Normally those in the press don’t seek any privilege not accorded any other citizen, but by the very nature of the job — showing up at fires and car crashes

Thomas Mitchell

Normally those in the press don’t seek any privilege not accorded any other citizen, but by the very nature of the job — showing up at fires and car crashes, attending public meetings, poking into nooks and crannies of government and society, asking questions and quoting people — there needs to be a means to help keep the press independent.

That is where the Nevada press shield law comes in. It prohibits dragging members of the Fourth Estate in for a third degree interrogation. Otherwise, there would be little incentive for people to talk to reporters, because that reporter could be forced to testify against them.

This past week the Nevada Supreme Court once again upheld the state shield law that states: “No reporter … may be required to disclose any published or unpublished information obtained or prepared by such person in such person’s professional capacity in gathering, receiving or processing information for communication to the public, or the source of any information procured or obtained by such person, in any legal proceedings, trial or investigation …”

The case involved Las Vegas television producer Dana Gentry, whose reporting had proven embarrassing to the son of former Gov. Kenny Guinn, Jeffrey Guinn, the majority owner of two financial services companies bearing the name of Aspen. Guinn and his companies had been sued by investors who alleged breach of statutory, contractual and fiduciary duties.

Aspen countersued, claiming, among other things, defamation. Aspen accused Gentry and the investors of generating embarrassing news stories and that the investors gave Gentry gifts that included work on her home and the hiring of the son of two of the investors at the television station where Gentry also worked. Aspen sought a subpoena for information about those “favors,” but a local judge quashed it, citing the shield law, and Aspen appealed to the state’s highest court.

The opinion by Justice Michael Douglas relied heavily on a case from 2000 that greatly strengthened the state shield law by striking down previous rulings from the court. In that case attorneys had subpoenaed Las Vegas Review-Journal reporter Glenn Puit to ask him about an interview with a state trooper following a fatal automobile accident. Puit invoked his shield law privilege.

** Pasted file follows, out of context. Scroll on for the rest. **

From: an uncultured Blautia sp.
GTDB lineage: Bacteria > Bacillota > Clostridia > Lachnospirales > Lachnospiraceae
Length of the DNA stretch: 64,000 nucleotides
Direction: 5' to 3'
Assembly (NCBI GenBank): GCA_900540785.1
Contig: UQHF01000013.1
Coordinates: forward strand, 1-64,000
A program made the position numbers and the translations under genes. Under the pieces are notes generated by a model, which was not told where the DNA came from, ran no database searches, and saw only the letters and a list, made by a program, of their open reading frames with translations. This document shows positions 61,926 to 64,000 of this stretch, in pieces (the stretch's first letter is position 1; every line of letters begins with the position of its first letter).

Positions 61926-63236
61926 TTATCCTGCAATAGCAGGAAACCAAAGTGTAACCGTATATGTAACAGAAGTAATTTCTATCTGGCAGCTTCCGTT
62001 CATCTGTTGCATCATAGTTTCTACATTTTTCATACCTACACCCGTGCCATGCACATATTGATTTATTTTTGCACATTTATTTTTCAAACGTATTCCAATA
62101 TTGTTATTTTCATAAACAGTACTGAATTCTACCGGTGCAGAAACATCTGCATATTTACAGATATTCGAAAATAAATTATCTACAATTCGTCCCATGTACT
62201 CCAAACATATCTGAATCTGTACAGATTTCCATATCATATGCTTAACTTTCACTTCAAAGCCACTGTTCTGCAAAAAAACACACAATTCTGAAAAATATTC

Justice Myron Leavitt’s opinion then stated: “Nevada’s news shield statute serves an important public interest and provides absolute protection against compelled disclosure to ensure that through the press, the public is able to make informed political, social and economic decisions.”

Leavitt also wrote that “an effort to use the news media to produce evidence beneficial to a litigant is not a function of the news media, and the shield statute protects it from such abuse.”

In the current case involving Gentry, Justice Douglas basically accused Aspen of making a self-defeating argument. While Aspen claimed it subpoenaed Gentry to affirm its suspicions about her motivation for producing negative news stories, Douglas concluded the subpoena was an attempt to confirm the identities of her sources.

“As the identity of a reporter’s sources is information that is protected under the plain language of the news shield statute … (protecting from disclosure ‘the source of any information procured or obtained by’ a reporter), we conclude that the information sought was facially protected under the news shield law,” Douglas writes.

That doesn’t put the press above the law. Both Leavitt and Douglas said the shield can be broached, but only under serious constitutional circumstances.

“We further recognize that although the news shield statute provides an absolute privilege to reporters engaged in the newsgathering process, there may be certain situations, e.g., when a defendant’s countervailing constitutional rights are at issue, in which the news shield statute might have to yield so that justice may be served,” Leavitt wrote and Douglas quoted.

That was not the case for either Puit or Gentry.

(By the way, the term Fourth Estate was coined by Irish philosopher Edmund Burke, who observed that in Parliament there were three “estates” — the House of Lords, the House of Commons and the nobility and clergy. Thomas Carlyle wrote in 1840, “Burke said there were Three Estates in Parliament; but, in the Reporters’ Gallery yonder, there sat a Fourth Estate more important far than they all. It is not a figure of speech, or a witty saying; it is a literal fact … Whoever can speak, speaking now to the whole nation, becomes a power, a branch of government, with inalienable weight in law-making, in all acts of authority.” Sometimes the press even lives up to that role.)

Thomas Mitchell is a longtime Nevada newspaper columnist. You may email him at Read additional musings on his blog at